How was Karl Marx influenced by important changes occurring in society such as the industrial revolution and the French revolution?

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While not opposing industrialization, as to do so would have been folly, Karl Marx did view the Industrial Revolution as furthering the alienation of the working classes from the society for which they labored. Industrialization, then, was simply another phase of the process that would ultimately result in the complete socialization of society (a bit of a tautological sentiment). The divisions between the owners of capital and those they exploited for the accumulation of wealth, power and privilege existed in pre-Industrial Revolution history, as Marx noted in his 1847 essay The Poverty of Philosophy. There he wrote that "[t]he hand-mill gives you society with the feudal lord; the steam-mill society with the industrial capitalist," meaning the net effect of the Industrial Revolution was the refinement of an evolutionary process already underway, a sentiment also articulated in his essay on The First Indian War of Independence 1857-1859:

“The bourgeois period of history has to create the material basis of the new world — on the one hand universal intercourse founded upon the mutual dependency of mankind, and the means of that intercourse; on the other hand the development of the productive powers of man and the transformation of material production into a scientific domination of natural agencies. Bourgeois industry and commerce create these material conditions of a new world in the same way as geological revolutions have created the surface of the earth. When a great social revolution shall have mastered the results of the bourgeois epoch, the market of the world and the modern powers of production, and subjected them to the common control of the most advanced peoples, then only will human progress cease to resemble that hideous, pagan idol, who would not drink the nectar but from the skulls of the slain.”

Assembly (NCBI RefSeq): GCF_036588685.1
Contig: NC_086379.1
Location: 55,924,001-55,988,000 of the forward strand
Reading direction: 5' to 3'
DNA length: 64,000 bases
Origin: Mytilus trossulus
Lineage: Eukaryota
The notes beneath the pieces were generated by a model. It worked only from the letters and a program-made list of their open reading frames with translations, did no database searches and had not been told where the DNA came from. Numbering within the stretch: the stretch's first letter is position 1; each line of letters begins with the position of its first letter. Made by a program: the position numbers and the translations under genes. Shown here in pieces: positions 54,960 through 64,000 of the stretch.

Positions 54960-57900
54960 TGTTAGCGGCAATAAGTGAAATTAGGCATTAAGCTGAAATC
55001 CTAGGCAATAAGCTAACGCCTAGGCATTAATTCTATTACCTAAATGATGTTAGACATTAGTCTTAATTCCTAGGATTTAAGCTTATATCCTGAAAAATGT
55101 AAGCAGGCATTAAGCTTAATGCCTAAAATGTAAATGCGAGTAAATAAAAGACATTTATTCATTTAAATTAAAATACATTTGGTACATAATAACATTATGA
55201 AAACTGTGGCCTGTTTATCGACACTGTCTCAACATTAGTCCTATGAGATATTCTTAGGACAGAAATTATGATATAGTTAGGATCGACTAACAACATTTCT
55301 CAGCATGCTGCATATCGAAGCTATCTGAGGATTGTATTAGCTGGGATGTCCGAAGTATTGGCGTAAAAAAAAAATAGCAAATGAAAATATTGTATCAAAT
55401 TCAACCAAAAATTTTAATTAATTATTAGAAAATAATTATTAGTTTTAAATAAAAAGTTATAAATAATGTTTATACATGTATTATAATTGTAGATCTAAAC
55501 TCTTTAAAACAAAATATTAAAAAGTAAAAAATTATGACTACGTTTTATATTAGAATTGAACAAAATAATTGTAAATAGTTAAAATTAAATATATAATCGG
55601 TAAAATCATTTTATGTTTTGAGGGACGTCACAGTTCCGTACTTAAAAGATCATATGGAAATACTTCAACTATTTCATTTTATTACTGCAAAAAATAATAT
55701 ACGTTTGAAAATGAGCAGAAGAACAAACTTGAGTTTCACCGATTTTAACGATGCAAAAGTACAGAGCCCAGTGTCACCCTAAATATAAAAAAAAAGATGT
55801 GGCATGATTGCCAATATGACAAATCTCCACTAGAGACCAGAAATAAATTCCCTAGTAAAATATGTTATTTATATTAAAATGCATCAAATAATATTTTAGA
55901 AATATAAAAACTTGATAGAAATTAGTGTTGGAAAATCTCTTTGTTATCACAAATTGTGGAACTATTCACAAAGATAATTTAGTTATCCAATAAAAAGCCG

For Marx, industrialization was an essential phase in the evolution of humanity; he believed it was inevitable given the tireless pursuit of wealth characteristic of the owners of capital. The Industrial Revolution was regrettable to the extent that the proletariat continued to be exploited for the benefit of a few, but, to reference an old proverb, "you can't make an omelette without breaking a few eggs." Industrialization would, according to Marx, eventually undermine the very moneyed capitalists who currently profited from it. 

With respect to the French Revolution, Marx again viewed this turbulent period in French history through the prism of evolutionary economic theory, with the failures of French revolutionaries to establish a truly egalitarian society merely representing a transitional phase in which bourgeois capitalism merely replaced feudalism. In The Eighteenth Brumaire of Louis Bonaparte, Marx noted that,

". . . just when they [the French revolutionaries] seem engaged in revolutionizing themselves and things, in creating something that has never yet existed, precisely in such periods of revolutionary crisis they anxiously conjure up the spirits of the past to their service and borrow from them names, battle cries and costumes in order to present the new scene of world history in this time-honored disguise and this borrowed language."

The French Revolution, according to Marx, was old wine in new bottles -- autocrats replacing autocrats -- but it did, as with the Industrial Revolution, represent a transformative period in European history. The chaos and excesses -- think Robespierre and the Reign of Terror -- of the early revolutionary period were hardly the stuff from which a more advanced and socially enlightened period could blossom. Society had still to continue its evolution toward a period when the means of production, an essential development for the sustenance of humanity, were no longer the providence of the moneyed elites, but rather the possession of the working classes without whom the means of production would grind to a halt anyway.

In conclusion, Marx viewed the Industrial Revolution as an evolutionary phase, while he viewed the French Revolution as an imperfect advance that was equally essential in fulfilling his prophecy regarding economic history.